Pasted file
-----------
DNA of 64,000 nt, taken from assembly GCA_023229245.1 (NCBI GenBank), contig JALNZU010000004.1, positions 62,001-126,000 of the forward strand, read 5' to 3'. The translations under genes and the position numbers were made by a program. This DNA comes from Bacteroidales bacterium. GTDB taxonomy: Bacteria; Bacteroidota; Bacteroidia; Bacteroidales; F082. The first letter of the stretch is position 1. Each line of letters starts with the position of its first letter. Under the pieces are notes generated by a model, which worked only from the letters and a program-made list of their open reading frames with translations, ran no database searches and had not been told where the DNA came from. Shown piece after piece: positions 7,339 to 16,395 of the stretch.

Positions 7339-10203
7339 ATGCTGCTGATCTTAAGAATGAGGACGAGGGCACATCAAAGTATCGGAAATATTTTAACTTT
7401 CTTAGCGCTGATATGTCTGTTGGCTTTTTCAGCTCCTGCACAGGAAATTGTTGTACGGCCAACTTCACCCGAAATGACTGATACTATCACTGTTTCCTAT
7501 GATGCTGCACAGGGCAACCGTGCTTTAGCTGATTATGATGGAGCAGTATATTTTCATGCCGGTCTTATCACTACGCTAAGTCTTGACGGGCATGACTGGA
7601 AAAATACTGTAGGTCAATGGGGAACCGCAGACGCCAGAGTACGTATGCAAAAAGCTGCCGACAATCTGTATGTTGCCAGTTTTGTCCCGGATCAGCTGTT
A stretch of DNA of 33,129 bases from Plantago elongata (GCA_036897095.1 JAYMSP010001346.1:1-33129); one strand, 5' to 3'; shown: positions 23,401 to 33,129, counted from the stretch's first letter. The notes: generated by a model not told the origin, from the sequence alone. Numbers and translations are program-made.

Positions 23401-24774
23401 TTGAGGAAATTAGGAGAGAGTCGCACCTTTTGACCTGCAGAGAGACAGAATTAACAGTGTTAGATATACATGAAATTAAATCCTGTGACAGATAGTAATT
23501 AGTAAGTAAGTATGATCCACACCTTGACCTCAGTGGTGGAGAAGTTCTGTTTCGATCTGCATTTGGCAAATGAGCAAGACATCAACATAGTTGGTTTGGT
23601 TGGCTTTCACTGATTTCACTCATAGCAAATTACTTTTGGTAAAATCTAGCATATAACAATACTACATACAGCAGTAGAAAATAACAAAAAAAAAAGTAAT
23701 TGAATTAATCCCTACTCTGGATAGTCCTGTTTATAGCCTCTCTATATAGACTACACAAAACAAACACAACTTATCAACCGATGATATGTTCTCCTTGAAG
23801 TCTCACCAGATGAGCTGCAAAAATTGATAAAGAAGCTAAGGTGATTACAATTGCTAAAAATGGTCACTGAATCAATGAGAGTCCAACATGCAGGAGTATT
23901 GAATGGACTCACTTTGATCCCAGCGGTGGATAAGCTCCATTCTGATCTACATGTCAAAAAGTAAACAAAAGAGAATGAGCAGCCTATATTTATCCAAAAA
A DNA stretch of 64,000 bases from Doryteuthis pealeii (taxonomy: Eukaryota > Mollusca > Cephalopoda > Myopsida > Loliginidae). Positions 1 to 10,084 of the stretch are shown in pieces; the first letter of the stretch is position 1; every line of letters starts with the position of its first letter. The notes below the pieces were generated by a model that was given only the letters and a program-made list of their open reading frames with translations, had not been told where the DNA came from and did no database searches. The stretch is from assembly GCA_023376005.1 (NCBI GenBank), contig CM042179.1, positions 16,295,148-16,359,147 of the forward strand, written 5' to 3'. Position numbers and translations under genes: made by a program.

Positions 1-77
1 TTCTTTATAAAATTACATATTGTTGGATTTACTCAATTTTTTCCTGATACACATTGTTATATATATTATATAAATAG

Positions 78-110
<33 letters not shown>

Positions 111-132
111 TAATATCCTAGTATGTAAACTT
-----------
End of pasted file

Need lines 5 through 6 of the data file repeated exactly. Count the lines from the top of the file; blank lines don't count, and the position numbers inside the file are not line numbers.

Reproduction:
7501 GATGCTGCACAGGGCAACCGTGCTTTAGCTGATTATGATGGAGCAGTATATTTTCATGCCGGTCTTATCACTACGCTAAGTCTTGACGGGCATGACTGGA
7601 AAAATACTGTAGGTCAATGGGGAACCGCAGACGCCAGAGTACGTATGCAAAAAGCTGCCGACAATCTGTATGTTGCCAGTTTTGTCCCGGATCAGCTGTT